Continue Reading Second Circuit Holds That Investors Who Delegate Discretionary Authority to Investment Advisors are not Members of a “Group” for Purposes of Section 16(b) Liability

Rule 23.1 of the Delaware Court of Chancery Rules requires a plaintiff asserting a shareholder derivative action to plead “with particularity the efforts, if any, made by the plaintiff to obtain the action the plaintiff desires from the directors or comparable authority and the reasons for the plaintiff’s failure to obtain the action or for not making the effort” (emphasis added).  In Elburn v. Albanese, 2020 Del. Ch. LEXIS 156 (Del. Ch. Apr. 21, 2020), the Delaware Court of Chancery (Slights, V.C.), addressed the “fundamental,” but rarely asked, “question of what is required to plead a fact ‘with particularity’ under Rule 23.1.”  In addressing this question, the Court applied authority interpreting the particularity requirement set forth in Rule 9(b) of the Court of Chancery Rules holding that the standard is met so long as the plaintiff pleads particularized facts sufficient to apprise the defendants of the basis for the claim.  The Court declined to require the pleading of “so-called ‘newspaper facts’—who, what, when, where and how” —in all cases under Rule 23.1, holding that even under Rule 9(b) such details are not required in all cases.  The Court’s analysis in Elburn recognizes that a shareholder plaintiff’s burden to plead specific facts varies depending on the plaintiff’s reasonable access to the facts underlying his or her theory of demand futility.
Continue Reading Delaware Court of Chancery Addresses Pleading ‘With Particularity’ Under Rule 23.1

In Sciabacucchi v. Salzberg, No. 346, 2019, 2020 WL 1280785 (Del. Mar. 18, 2020), the Delaware Supreme Court reversed a Delaware Court of Chancery (Laster, V.C.) decision declaring invalid a federal forum selection provision in a Delaware corporation’s charter or bylaws.  The federal forum selection provision was intended to require claims by investors under the Securities Act of 1933 (“1933 Act”) to be brought solely in federal court, thereby avoiding the likelihood of defending duplicate, concurrent state and federal court 1933 Act claims.  The Delaware Supreme Court’s decision provides clear guidance to companies preparing for securities offerings for implementing a tool to limit the cost of defending duplicative 1933 Act litigation.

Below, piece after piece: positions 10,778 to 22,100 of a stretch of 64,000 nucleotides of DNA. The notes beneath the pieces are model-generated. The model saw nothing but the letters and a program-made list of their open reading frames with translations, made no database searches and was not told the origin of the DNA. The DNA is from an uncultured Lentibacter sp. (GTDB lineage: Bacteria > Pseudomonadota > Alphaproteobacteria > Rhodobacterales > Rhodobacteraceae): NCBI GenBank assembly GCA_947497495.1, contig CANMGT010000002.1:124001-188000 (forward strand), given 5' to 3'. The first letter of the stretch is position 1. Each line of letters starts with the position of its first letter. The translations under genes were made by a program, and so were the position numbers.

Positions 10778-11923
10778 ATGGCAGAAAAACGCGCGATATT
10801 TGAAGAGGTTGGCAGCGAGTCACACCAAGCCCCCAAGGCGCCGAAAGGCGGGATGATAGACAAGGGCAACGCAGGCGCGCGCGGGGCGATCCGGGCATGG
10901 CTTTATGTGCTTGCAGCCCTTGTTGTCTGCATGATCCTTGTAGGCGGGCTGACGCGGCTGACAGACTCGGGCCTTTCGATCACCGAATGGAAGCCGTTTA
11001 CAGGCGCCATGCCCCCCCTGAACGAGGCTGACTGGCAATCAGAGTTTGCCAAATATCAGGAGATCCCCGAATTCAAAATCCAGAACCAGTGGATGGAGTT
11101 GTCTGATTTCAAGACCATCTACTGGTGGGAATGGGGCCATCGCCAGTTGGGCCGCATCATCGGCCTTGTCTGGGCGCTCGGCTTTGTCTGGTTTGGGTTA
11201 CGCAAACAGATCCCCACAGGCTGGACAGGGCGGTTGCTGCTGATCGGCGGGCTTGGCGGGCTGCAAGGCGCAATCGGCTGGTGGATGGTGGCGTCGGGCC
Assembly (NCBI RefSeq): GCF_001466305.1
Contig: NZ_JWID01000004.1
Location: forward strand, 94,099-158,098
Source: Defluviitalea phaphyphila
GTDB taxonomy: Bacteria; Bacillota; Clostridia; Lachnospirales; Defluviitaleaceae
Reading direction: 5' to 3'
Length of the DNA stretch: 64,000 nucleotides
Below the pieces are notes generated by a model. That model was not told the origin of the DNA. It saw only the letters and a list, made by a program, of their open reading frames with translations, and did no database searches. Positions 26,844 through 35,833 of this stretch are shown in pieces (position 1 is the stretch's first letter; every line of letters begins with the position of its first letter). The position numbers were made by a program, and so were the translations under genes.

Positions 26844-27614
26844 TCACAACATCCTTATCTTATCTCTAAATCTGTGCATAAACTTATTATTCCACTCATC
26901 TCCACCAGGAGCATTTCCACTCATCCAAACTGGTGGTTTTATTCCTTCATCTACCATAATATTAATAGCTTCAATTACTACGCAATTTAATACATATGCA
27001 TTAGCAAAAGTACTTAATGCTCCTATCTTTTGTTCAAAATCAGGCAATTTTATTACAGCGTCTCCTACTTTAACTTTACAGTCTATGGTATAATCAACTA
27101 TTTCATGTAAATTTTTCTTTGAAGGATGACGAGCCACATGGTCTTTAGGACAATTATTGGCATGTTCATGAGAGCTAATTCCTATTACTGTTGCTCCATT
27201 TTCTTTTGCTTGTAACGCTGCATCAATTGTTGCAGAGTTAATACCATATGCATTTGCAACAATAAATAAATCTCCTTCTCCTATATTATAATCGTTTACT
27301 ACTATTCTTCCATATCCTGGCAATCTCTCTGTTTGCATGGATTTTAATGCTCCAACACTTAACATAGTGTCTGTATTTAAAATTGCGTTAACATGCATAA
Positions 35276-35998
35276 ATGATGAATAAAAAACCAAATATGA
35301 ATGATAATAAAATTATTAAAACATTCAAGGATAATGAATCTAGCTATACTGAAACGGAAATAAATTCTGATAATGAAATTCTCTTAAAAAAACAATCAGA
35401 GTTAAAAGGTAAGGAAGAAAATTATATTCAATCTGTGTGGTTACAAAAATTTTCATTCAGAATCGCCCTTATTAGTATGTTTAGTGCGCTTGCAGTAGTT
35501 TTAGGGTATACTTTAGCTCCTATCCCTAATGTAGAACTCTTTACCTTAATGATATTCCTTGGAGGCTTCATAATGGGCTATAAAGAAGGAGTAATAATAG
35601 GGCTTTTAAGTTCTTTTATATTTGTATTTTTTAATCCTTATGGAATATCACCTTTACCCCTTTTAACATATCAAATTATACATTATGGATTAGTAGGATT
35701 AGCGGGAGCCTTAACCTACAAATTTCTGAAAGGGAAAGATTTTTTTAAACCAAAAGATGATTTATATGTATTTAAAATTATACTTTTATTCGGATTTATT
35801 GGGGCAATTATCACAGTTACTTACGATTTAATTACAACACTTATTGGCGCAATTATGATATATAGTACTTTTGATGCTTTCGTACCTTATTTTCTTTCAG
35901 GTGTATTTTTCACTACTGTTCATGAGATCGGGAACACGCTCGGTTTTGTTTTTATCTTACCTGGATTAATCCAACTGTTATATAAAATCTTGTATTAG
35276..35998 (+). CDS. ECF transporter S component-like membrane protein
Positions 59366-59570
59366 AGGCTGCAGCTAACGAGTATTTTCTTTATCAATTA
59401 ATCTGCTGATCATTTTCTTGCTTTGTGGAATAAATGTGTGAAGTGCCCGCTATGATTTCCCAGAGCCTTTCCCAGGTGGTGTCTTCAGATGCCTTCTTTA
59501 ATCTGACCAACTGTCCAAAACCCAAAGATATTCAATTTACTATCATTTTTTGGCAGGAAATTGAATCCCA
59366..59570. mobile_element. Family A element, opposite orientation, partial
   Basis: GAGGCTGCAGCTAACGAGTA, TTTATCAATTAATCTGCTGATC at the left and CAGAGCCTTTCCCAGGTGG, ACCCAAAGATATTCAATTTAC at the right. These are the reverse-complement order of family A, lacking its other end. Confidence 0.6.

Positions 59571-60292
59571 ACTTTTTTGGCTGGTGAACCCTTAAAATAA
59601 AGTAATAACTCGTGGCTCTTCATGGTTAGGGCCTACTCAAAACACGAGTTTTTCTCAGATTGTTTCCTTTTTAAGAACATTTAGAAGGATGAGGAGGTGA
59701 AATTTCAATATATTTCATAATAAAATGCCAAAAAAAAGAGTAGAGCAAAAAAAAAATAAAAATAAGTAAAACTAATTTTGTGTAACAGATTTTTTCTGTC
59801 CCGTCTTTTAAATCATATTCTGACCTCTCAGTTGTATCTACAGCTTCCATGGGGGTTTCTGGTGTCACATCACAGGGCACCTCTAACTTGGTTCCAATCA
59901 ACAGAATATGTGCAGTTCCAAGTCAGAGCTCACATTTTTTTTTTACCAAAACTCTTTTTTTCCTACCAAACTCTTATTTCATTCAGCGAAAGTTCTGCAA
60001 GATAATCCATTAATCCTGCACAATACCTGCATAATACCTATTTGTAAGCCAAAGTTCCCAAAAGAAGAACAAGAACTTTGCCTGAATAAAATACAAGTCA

Continue Reading Delaware Supreme Court Confirms That Federal Forum Provision Is Facially Valid, Reversing Court of Chancery

In Jensen v. iShares Trust, 2020 Cal. App. LEXIS 61 (Cal. App. Jan. 23, 2020), a rare state court decision addressing claims under the Securities Act of 1933 (“1933 Act”), the California Court of Appeal rejected plaintiffs-appellants’ attempt to evade the “tracing” requirement under Section 11, 15. U.S.C. § 77k, which provides standing only to those plaintiffs who can trace their shares purchased in a secondary market transaction to an initial offering made under a misleading registration statement.  Appellants argued that they were not subject to the tracing requirement because the respondent, an open-end management investment company, also was governed under the Investment Company Act of 1940 (“ICA”), 15 U.S.C § 80a, et. seq., which appellants argued extends standing to purchasers no matter how or from whom their shares were purchased.  The Court rejected the argument, unequivocally reaffirming that the 1933 Act is focused only on initial public offerings and other primary market transactions, and so any claims brought thereunder must satisfy its strict standing (i.e., tracing) requirements.